Washington - A notice published in the Federal Register seeking comments for a broad Treasury Department review of financial regulation is biased in favor of federal regulation of insurance and foreign business entities, according to the Alexandria, Va.-based National Association of Professional Insurance Agents (PIA).The specifics of the Nov. 11, 2007 published notice "raise critical concerns about the direction, purpose and intent of the review process itself, concerns we are compelled to address directly to you at this time," states PIA in a letter to Treasury Secretary Henry Paulson.
Rather than soliciting comment from interested parties in an objective manner, PIA says the notice in the Federal Register poses a series of "loaded questions" designed to encourage predetermined responses.
"No attempt is made to disguise the clear bias of these questions," notes PIA Executive VP and CEO Leonard Brevik. "For example, three questions that specifically relate to insurance all attempt to elicit comments supportive of federal regulation of insurance. This survey clearly lacks objectivity and is slanted toward expanding federal regulation of insurance."
The PIA letter also finds fault with what is an apparent prejudice in favor of redesigning U.S. regulatory structures to make it easier for foreign insurance entities to compete with American insurance companies in the United States.
"PIA is concerned that the Treasury Department has presented itself and its agenda through this Notice as already prejudiced in favor of changing the U.S. marketplace in order to accommodate foreign competitors," says PIA senior VP Patricia Borowski. "We are also concerned by the apparent assumption that the best way to successfully compete is to abandon our own regulatory structures and replace them with those adopted by the European Union, or individual foreign nations."
Borowski notes that PIA opposes efforts to compromise our nation's own standards "in order to attract new alien entities who want things to be done their way to make it easier for them, not for the betterment of our U.S. carriers providing insurance domestically in the United States or for U.S. insureds."
In addition, PIA says that questions relating to European systems of "principles-based" regulation seem slanted toward adoption of that concept by the United States as an alternative to our current "rules-based" regulatory systems. A "principles-based" system is one that merely states broad objectives to companies and then puts the onus on them to meet the objectives. A "rules-based" regulatory system, like those the United States uses, relies on stating specific requirements, or prohibiting certain actions by law.
"While principles-based regulation may be fine for a small country with limited competitors somewhere in the middle of Europe, the U.S. is the center of the free enterprise system with 300 million people, $1.1 trillion dollars of insurance premium volume representing one-third of the world insurance market and thousands of insurance companies," Brevik says. "We simply cannot support Treasury throwing out the rules just to bring the Europeans in and put American insurance consumers out."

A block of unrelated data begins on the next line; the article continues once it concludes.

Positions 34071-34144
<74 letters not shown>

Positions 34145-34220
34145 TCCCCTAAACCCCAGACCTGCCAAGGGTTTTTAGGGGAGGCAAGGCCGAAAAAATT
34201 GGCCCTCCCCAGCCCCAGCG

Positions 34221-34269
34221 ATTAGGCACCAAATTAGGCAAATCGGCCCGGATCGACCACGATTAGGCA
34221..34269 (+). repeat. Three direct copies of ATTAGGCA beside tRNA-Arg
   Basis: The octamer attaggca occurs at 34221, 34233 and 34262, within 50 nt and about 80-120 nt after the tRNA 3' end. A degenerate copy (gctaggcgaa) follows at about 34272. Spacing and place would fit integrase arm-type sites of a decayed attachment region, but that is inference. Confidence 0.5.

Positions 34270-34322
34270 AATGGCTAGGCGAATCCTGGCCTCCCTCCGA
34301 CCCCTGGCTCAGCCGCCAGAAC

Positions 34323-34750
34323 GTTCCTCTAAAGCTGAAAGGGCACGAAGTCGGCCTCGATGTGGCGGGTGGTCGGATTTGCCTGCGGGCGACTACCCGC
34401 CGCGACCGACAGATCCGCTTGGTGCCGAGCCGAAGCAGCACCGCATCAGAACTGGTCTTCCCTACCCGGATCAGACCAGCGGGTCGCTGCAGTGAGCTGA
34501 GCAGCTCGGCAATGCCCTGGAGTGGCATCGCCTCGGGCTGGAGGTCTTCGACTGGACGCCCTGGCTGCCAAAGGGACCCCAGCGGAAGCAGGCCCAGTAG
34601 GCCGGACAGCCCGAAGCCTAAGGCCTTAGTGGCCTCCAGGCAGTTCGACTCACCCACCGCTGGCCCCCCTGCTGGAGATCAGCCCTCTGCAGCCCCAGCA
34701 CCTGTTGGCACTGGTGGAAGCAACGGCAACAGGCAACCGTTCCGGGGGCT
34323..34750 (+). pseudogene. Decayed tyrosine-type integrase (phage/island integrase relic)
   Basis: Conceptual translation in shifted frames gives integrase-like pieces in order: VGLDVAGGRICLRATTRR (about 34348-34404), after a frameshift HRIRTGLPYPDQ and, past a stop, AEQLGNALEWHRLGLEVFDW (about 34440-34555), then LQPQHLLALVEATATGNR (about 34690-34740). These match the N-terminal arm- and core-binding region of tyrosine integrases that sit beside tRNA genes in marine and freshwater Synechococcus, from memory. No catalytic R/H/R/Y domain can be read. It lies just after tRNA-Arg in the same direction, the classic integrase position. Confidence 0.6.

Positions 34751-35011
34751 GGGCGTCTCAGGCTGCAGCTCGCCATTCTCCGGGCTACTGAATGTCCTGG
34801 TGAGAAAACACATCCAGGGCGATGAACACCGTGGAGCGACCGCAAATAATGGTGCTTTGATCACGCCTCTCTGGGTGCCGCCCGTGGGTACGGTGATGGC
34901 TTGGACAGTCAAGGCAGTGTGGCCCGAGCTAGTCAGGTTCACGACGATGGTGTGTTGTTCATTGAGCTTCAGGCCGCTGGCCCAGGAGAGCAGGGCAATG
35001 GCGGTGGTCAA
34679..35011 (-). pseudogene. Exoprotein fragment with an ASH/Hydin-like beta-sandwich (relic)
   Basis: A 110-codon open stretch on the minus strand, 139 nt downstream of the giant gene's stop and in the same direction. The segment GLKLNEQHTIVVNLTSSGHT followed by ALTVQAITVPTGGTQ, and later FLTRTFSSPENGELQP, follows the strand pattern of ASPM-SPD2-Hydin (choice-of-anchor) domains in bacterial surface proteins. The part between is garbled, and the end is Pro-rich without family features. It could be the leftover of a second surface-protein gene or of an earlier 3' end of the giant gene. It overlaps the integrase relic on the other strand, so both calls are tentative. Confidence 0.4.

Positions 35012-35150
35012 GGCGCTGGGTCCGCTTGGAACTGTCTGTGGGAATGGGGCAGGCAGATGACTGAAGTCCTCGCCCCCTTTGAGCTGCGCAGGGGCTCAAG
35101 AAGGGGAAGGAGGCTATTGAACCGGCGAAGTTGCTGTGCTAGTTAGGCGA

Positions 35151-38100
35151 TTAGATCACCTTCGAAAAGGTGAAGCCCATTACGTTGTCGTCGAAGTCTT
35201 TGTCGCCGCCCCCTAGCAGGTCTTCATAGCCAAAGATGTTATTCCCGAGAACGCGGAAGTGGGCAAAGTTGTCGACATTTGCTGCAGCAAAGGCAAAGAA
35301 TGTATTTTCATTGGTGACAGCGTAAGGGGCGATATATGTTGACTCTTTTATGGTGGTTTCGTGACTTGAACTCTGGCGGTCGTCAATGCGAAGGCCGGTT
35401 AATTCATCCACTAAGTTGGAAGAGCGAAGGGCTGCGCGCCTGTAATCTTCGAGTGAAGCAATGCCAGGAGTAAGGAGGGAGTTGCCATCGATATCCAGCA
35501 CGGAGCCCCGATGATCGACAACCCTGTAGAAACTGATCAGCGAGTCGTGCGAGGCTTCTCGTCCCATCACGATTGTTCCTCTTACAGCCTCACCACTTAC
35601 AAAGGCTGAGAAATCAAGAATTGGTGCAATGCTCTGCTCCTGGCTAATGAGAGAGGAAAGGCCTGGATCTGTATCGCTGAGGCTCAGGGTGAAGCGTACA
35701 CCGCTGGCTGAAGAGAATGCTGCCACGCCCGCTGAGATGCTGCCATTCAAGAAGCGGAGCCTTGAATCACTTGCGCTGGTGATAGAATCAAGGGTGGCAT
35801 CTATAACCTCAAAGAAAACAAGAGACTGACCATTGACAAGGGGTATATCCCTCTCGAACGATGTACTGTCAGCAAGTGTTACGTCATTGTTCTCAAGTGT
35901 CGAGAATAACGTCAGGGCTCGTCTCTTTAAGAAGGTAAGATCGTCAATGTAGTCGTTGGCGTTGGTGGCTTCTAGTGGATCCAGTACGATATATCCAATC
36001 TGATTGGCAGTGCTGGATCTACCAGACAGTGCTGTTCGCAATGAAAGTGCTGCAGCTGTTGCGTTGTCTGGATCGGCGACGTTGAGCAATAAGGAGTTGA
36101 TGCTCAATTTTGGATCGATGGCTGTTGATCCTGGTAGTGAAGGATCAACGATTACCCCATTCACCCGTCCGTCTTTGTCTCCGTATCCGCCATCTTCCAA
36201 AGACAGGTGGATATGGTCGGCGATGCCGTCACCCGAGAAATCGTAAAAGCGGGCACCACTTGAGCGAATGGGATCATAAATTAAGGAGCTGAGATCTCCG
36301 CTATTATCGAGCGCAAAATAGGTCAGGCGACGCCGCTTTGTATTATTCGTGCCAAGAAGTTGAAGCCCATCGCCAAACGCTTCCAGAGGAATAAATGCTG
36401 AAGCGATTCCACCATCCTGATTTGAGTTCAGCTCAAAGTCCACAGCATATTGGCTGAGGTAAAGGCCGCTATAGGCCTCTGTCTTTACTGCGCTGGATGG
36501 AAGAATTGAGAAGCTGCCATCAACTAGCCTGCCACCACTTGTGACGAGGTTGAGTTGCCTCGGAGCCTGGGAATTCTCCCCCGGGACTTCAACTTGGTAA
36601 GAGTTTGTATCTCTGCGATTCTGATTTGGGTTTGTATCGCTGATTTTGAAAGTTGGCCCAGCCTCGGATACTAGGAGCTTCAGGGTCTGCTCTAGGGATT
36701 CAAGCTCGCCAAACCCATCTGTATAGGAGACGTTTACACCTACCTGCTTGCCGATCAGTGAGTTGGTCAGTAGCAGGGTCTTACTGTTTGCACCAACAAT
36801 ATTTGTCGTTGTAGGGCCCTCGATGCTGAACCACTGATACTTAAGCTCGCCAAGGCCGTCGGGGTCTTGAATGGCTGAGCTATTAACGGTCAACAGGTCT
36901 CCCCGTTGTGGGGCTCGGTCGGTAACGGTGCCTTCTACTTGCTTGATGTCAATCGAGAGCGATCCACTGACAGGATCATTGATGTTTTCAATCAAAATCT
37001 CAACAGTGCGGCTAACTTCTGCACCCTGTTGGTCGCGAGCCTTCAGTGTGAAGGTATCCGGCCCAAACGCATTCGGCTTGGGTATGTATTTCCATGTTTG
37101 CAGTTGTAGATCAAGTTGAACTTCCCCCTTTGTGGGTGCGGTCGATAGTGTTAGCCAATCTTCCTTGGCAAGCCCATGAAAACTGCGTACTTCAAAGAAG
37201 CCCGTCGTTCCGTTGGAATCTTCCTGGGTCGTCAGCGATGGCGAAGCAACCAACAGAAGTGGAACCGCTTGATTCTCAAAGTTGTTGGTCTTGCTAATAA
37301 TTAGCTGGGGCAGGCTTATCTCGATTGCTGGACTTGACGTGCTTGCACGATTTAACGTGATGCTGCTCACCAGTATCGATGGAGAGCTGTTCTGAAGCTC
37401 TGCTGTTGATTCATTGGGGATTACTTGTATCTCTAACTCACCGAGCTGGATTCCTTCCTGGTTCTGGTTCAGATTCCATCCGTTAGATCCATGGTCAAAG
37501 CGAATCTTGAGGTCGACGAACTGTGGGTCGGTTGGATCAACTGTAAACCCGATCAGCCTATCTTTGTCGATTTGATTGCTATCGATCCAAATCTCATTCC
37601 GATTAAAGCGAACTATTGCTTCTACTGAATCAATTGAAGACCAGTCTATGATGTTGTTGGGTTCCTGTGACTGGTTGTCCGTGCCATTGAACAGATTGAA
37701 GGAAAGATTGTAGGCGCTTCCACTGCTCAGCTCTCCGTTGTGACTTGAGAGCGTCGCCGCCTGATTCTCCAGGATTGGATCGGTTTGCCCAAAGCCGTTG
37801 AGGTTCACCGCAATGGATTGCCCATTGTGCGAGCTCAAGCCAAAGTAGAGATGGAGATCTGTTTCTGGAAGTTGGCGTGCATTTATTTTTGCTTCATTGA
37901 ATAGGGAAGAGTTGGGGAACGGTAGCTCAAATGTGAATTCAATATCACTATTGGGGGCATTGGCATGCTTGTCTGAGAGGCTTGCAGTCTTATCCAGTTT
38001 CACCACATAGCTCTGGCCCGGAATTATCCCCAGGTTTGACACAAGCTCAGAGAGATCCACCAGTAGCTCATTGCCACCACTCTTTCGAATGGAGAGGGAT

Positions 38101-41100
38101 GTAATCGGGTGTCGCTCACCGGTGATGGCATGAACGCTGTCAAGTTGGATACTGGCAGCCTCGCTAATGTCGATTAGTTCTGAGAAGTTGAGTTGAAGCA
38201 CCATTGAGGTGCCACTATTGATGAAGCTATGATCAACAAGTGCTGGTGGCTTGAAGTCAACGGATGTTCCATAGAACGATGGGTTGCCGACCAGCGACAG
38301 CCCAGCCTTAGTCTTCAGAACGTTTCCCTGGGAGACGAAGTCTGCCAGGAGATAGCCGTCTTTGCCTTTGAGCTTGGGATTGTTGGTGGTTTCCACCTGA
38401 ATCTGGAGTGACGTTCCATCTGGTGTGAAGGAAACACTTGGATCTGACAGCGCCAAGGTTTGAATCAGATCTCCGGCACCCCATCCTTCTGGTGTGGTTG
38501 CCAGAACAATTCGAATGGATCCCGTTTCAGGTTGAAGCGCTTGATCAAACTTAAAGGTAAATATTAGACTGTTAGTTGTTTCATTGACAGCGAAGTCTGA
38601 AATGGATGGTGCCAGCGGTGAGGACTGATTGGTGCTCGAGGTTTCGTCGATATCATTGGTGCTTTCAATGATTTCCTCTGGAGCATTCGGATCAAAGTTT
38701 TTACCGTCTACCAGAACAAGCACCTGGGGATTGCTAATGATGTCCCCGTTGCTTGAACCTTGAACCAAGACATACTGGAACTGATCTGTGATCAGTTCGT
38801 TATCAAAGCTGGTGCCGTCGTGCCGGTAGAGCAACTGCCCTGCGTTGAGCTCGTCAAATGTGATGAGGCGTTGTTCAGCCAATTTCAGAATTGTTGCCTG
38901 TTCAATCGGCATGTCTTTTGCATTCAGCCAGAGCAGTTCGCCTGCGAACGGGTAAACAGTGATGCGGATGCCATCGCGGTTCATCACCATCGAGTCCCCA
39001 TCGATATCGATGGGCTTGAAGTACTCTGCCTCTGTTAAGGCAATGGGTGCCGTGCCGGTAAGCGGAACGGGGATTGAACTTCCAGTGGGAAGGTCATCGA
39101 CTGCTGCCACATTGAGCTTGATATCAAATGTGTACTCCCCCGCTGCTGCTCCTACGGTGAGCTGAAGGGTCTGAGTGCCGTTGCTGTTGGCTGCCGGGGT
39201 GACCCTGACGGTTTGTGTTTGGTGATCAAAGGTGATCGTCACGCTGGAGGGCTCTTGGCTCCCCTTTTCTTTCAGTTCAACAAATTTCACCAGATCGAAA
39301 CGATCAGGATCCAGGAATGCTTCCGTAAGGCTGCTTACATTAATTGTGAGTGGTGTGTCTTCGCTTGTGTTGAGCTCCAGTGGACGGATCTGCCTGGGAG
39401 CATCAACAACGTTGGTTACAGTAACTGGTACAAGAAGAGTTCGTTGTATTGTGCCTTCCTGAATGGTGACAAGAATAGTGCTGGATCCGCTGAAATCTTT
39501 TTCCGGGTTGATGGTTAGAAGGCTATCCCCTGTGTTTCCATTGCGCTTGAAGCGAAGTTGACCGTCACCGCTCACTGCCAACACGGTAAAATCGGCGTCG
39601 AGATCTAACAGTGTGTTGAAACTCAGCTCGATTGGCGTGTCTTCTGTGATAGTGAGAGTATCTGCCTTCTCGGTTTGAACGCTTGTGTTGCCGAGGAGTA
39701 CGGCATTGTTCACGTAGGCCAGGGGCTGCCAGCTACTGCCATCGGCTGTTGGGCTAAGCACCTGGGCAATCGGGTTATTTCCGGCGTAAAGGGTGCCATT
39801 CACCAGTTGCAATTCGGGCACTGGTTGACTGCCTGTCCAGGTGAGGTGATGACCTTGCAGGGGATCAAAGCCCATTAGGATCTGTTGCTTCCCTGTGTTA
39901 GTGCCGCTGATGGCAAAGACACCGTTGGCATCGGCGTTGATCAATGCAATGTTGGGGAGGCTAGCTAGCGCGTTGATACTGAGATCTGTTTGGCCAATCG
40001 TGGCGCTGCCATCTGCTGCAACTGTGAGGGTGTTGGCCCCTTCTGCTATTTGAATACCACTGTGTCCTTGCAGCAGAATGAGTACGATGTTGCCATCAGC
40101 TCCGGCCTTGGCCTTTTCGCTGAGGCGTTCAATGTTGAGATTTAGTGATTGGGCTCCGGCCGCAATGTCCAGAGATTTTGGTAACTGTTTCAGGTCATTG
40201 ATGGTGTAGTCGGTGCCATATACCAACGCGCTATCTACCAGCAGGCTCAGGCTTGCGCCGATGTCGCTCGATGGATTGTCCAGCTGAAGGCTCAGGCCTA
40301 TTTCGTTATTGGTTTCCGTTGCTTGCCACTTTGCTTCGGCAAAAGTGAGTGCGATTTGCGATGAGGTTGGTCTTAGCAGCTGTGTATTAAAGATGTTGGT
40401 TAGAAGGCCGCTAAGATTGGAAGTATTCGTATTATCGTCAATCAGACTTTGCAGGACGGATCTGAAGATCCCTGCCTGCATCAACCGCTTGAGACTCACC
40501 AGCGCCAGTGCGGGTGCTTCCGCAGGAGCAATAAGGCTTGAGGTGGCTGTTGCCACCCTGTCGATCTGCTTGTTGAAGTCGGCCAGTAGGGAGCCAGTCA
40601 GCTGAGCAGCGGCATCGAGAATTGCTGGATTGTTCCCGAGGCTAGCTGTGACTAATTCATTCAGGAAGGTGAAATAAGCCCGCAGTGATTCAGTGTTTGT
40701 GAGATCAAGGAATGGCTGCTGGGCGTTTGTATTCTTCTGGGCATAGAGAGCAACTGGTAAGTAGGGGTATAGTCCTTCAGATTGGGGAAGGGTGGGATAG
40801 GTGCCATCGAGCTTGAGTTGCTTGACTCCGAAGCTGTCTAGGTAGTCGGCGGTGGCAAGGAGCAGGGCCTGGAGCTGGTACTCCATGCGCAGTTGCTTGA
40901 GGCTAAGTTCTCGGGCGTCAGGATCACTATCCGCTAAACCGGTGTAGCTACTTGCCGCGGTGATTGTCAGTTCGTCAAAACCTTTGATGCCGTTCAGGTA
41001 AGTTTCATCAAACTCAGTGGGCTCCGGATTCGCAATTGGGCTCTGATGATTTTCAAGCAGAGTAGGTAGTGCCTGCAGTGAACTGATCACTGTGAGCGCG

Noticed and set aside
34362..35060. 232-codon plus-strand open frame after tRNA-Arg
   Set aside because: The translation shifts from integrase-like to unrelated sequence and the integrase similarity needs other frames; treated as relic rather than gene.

PIA supports continued state regulation and oversight of insurance, not industry-managed self-regulation under the guise of global competitiveness.
"We regret that the substance, tone and underlying assumptions contained in this Notice in the Federal Register lead us to conclude that the Treasury Department may have already made up its mind regarding the recommendations that it will make at the conclusion of this review process, an observation that we do not make lightly," the PIA letter to Secretary Paulson concludes. "We believe this will ultimately serve to undermine the validity of this review, compromise its effectiveness and detract from, rather than advance, your goal of increasing competitiveness."
Insurance Networking News previously reported that PIA publicly opposes the National Insurance Act of 2007, citing the results of a nationwide survey showing that small business owners oppose the idea of the federal government regulating insurance.
In a recently released poll of its members, the National Federation of Independent Business (NFIB) asked whether Congress should repeal the anti-trust exemption for insurance companies and regulate them at the federal level. Of respondents, 46% voiced opposition to the repeal, while 28% supported it and 26% remained undecided.
PIA is hardly alone in its opposition to repeal of the anti-trust exemption for insurers. Organizations such as Indianapolis-based National Association of Mutual Insurance Companies (NAMIC) and Alexandria, Va.-based Independent Insurance Agents & Brokers of America (IIABA) also have publicly opposed the legislation.
Source: National Association of Professional Insurance Agents and INN archives
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